When it came to her Beekman Place townhouse, Ellen Biddle Shipman was not what you would call modest. “There is not in all New York another piece of property like it, for it has the seclusion of Beekman Place, southern exposure, beauty of architecture combined with the extended view of the East River,” the famed landscape architect boasted of the brownstone that she bought in 1919 and renovated so thoroughly that it had become a red brick townhouse seven years later.
Now, Ms. Shipman’s house at 21 Beekman Place is looking for a buyer, with the seller betting that someone will be similarly awed by the townhouse’s charms to spend $48.5 million. It’s a price that might have shocked Ms. Shipman, but one that won’t cause today’s trophy hunters to bat an eye. As for Ms. Shipman, she knew a trend when she saw one. In fact, she had a habit of setting them off, causing something of a craze for East River abodes when she declared Beekman Place the place to be.
“This woman was so ahead of her time,” said Paula Del Nunzio, the Brown Harris Stevens broker who has the listing, noting Ms. Shipman’s keen eye for the country-like charms of Beekman as well as her groundbreaking work in landscape architecture.
So what of Ms. Shipman’s glorious gardens? Alas, the plantings, like much of the landscape architect’s interior handiwork were obliterated by the occupants who lived in the mansion after she sold it in the 1940s, among them the Florida businessman William Rupp, who installed a four-foot-high monogram on the front gate and built a wall specifically to block his neighbor’s view of the river (both were quickly dispatched by the current owner). When financier Peter Novello bought the house for $10.6 million in 2008, The New York Times reported that the only interior features that remained were a pair of blind arches sunk into the walls of Ms. Shipman’s former breakfast room.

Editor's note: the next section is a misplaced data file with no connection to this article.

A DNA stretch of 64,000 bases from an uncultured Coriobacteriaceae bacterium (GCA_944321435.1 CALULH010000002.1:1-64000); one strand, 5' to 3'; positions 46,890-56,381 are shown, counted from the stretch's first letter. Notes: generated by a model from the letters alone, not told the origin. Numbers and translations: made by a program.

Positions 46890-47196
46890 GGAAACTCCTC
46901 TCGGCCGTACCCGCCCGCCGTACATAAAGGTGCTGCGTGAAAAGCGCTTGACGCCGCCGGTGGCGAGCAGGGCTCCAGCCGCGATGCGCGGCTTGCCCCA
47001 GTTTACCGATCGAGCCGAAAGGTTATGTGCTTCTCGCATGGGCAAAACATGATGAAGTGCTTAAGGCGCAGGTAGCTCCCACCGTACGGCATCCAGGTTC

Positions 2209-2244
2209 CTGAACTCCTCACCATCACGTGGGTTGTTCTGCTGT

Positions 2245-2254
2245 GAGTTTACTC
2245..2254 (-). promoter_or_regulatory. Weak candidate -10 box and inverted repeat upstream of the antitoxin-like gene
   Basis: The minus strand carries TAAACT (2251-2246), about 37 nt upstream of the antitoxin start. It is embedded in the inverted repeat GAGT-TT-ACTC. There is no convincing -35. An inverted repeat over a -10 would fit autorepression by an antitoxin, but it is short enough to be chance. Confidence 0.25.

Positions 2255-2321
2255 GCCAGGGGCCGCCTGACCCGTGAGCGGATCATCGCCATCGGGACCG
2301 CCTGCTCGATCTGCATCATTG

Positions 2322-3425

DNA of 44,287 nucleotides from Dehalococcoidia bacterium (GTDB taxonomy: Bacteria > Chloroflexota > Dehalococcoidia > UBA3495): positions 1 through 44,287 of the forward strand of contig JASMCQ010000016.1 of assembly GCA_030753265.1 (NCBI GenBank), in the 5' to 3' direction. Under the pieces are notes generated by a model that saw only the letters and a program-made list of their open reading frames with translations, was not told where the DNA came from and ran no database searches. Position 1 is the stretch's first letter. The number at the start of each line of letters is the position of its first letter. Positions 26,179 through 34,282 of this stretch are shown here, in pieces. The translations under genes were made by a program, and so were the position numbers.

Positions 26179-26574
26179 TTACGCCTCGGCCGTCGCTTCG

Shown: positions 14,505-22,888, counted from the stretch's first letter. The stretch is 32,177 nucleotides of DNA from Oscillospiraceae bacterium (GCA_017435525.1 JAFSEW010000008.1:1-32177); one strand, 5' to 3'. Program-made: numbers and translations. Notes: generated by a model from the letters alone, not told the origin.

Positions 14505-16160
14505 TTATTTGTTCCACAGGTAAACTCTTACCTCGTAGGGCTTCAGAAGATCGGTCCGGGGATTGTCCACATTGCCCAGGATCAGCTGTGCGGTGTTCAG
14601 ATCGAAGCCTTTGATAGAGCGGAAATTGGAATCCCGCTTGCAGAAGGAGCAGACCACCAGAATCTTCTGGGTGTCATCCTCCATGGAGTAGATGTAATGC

After Mr. Novello’s renovation, however, the five-story house looks much like it might have in Ms. Shipman’s day, antique oak flooring in a chevron pattern, a curved stair and a library with a fireplace and pine paneling, as well as one of Ms. Shipman’s most celebrated design innovations—a conservatory surrounded by light on three sides.
Ms. Del Nunzio said the house’s position on the quiet street (one of the quaint details Ms. Shipman loved) provides for “extraordinary light,” with exposures on the East, West and South and views of the East River from almost every room.
The master bedroom has bay windows, custom closets, and a marble bath. Just down the hall are the conservatory and one of the home’s two terraces (there’s also a rooftop garden).
And, fortunately, the home has been outfitted with all the modern conveniences, among them a six-burner LeCornu range from France, twin Sub-zero refrigerators and a Nest thermostat system that allows the owners to control the home’s temperature and lighting remotely and learns, over time, their preferences. One hardly needs a household staff these days!
The range is from France and very, very unusual (as well as very, very expensive, we're sure).
What light through yonder window breaks?
The East River! A welcome change of pace from the Central Park-adjacent trophy listings of late.
There is definitely a country manor vibe about the place.
The trend setter at work.
The house shortly after its 1920s renovation (Nancy Angell Streeter via The Times)
Ms. Shipman's drawing room with its bay windows overlooking the River (Office for Metropolitan History via The Times)